When President Donald Trump gave the order last Thursday night to launch 59 Tomahawk missiles at the Shayrat airfield in Syria, it was supposed to be a strong condemnation of the recent horrifying mass murders of men, women, and children by the regime of Syrian President Bashar al-Assad using weaponized chemicals.
But this wasn’t just a statement for al-Assad. President Trump was also sending a message to Assad’s North Korean counterpart, Kim Jong-un. What was the message? At the risk of oversimplifying, he told these two despots and all the other rogue leaders in the world who are willing to murder their own citizens that there’s a new sheriff in town. And when this sheriff draws a line, you don’t cross it without consequences. Period.
North Korea is looking for trouble. If China decides to help, that would be great. If not, we will solve the problem without them! U.S.A.
— Donald J. Trump (@realDonaldTrump) April 11, 2017
Because Jong-un’s father, Kim Jong II was hidden from public view for more than a month in 2003 during the conflict with Iraq, there are those who speculated that his son might do the same here. But it appears Jong-un might just have a little more bravado than his father. Bravado in a coward is one thing. Bravado in someone who’s clearly mentally unstable is terrifying.
Like Syria, North Korea has had little concern for retribution from anyone. It has been very similar with al-Hassad. He’s managed to slaughter more than 200,000 of his own people, and he’s still alive to tell about it. While Obama was President, both Jong-un and al-Hassad were busy doing a stomp-dance on international law. They even flaunted it. Both Syria and North Korea have believed for years that the world’s leaders were too weak to punish them.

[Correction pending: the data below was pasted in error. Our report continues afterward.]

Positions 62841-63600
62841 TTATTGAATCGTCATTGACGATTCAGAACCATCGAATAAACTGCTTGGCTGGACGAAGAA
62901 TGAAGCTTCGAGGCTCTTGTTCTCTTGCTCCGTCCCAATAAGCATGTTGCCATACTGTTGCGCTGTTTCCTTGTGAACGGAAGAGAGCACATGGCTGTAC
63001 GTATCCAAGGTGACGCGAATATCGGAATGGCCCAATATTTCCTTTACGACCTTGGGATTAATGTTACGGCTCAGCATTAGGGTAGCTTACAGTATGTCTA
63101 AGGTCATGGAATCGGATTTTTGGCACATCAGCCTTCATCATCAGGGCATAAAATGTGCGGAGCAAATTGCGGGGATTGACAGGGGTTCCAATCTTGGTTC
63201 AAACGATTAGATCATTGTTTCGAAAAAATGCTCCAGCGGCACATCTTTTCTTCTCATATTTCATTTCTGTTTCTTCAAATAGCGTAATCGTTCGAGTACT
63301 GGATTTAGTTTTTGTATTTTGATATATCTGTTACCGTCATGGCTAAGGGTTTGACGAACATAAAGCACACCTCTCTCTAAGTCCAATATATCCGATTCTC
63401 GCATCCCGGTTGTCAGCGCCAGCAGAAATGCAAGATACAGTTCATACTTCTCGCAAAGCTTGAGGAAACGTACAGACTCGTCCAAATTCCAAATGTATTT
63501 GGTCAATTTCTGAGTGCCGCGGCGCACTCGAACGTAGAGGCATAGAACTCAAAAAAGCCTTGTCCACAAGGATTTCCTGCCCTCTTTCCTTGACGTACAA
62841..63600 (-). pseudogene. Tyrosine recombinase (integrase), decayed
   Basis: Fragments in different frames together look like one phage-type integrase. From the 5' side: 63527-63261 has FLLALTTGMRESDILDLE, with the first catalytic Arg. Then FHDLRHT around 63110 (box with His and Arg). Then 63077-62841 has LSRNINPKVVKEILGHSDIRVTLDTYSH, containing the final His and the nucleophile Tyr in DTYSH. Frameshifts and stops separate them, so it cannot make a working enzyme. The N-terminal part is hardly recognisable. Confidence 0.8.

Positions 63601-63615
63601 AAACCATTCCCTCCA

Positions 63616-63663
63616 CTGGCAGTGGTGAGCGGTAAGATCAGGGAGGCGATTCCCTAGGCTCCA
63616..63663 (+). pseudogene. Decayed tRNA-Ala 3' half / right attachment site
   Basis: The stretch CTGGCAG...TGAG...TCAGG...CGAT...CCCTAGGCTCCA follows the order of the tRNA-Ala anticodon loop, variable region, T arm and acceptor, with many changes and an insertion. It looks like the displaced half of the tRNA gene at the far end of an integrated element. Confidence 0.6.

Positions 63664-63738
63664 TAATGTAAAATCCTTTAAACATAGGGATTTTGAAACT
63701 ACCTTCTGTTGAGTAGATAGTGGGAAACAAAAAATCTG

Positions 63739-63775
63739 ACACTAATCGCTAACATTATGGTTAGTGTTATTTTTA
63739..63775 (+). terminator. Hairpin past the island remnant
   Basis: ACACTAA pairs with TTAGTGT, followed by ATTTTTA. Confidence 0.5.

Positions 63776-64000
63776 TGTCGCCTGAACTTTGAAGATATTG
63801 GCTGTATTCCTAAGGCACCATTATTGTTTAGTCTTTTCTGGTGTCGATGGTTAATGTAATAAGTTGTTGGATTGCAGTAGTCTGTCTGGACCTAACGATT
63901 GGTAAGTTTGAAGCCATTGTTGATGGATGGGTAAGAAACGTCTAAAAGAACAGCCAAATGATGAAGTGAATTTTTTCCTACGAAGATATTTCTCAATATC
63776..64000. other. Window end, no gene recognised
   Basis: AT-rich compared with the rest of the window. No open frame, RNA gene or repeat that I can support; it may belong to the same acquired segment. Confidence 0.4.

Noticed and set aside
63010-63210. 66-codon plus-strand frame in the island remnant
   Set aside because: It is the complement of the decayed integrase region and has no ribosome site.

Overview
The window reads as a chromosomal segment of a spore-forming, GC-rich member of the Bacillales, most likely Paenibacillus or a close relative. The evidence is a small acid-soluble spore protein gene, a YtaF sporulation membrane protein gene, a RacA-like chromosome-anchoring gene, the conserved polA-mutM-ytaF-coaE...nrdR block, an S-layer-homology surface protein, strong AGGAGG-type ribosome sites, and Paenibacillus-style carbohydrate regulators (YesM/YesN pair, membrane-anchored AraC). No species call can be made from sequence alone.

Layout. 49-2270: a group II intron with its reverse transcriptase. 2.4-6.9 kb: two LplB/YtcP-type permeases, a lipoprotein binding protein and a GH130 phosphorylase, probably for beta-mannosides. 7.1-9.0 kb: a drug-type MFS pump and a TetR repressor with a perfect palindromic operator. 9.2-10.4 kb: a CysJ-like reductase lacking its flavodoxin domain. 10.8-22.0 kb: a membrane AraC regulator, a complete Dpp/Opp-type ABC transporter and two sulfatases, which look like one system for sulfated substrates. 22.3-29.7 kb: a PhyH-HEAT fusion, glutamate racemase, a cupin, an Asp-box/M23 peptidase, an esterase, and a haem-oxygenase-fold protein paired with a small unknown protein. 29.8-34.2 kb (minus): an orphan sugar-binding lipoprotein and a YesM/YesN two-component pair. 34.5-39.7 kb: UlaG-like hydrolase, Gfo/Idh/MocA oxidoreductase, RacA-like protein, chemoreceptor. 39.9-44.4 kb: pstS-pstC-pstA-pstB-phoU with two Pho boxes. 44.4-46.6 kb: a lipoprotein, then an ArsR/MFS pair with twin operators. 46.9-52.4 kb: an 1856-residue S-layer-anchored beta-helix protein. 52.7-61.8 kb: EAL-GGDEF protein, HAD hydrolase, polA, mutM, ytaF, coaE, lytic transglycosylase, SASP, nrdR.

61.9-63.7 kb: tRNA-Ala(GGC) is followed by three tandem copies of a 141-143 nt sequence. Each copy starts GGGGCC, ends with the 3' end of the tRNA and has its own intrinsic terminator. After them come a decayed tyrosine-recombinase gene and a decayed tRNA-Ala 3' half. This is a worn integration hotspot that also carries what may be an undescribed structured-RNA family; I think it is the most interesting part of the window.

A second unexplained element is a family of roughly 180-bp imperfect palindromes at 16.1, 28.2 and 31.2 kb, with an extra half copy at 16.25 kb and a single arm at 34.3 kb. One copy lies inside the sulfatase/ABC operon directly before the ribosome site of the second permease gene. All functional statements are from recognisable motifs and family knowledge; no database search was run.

Well, those days are over. The U.S. just drew blood on Syria, and Trump and his new cabinet are getting serious. North Korea can’t really be sure which way the U.S. will go now that Trump’s in charge.
President Trump has been saying that if China continues to do nothing to deter North Korea’s nuclear program, then the U.S. will just act alone. After the airstrikes Thursday, that’s a lot easier to believe. Trump is beginning to position himself in North Korea in ways former President Barack Obama never did. First, he has already put the military option back on the table.
“We are working diplomatically, including with those that we might be able to enlist in this effort to get North Korea under control,” said Secretary of Defense James Mattis. “But right now it appears to be going in a very reckless manner. That’s got to be stopped.”
It’s true that Jong-un seems to be more dangerous than his father. When a senior U.S. official told reporters last week that the “clock has now run out” on Pyongyang, Jong-un fired a ballistic missile.
Of course, the world’s greatest ally in the fight to keep North Korea in check is China.
Oddly enough, the Chinese President Xi Jinping was in the United States staying with the President at Mar-a-Lago when the Syrian situation happened. President Trump may even have had to excuse himself from his Chinese company to go order the attack on the Syrian air base. China likely saw this as a slam as it was a confirmation of America’s willingness to deal with things on our own.
Decades ago, Americans were known for taking action… especially when no one else would. It seems those days may have returned. Trump has revived the American spirit and it’s only confirmed by Tillerson’s comment on North Korea.
“The United States has spoken enough about North Korea,” Tillerson said in a statement. “We have no further comment.”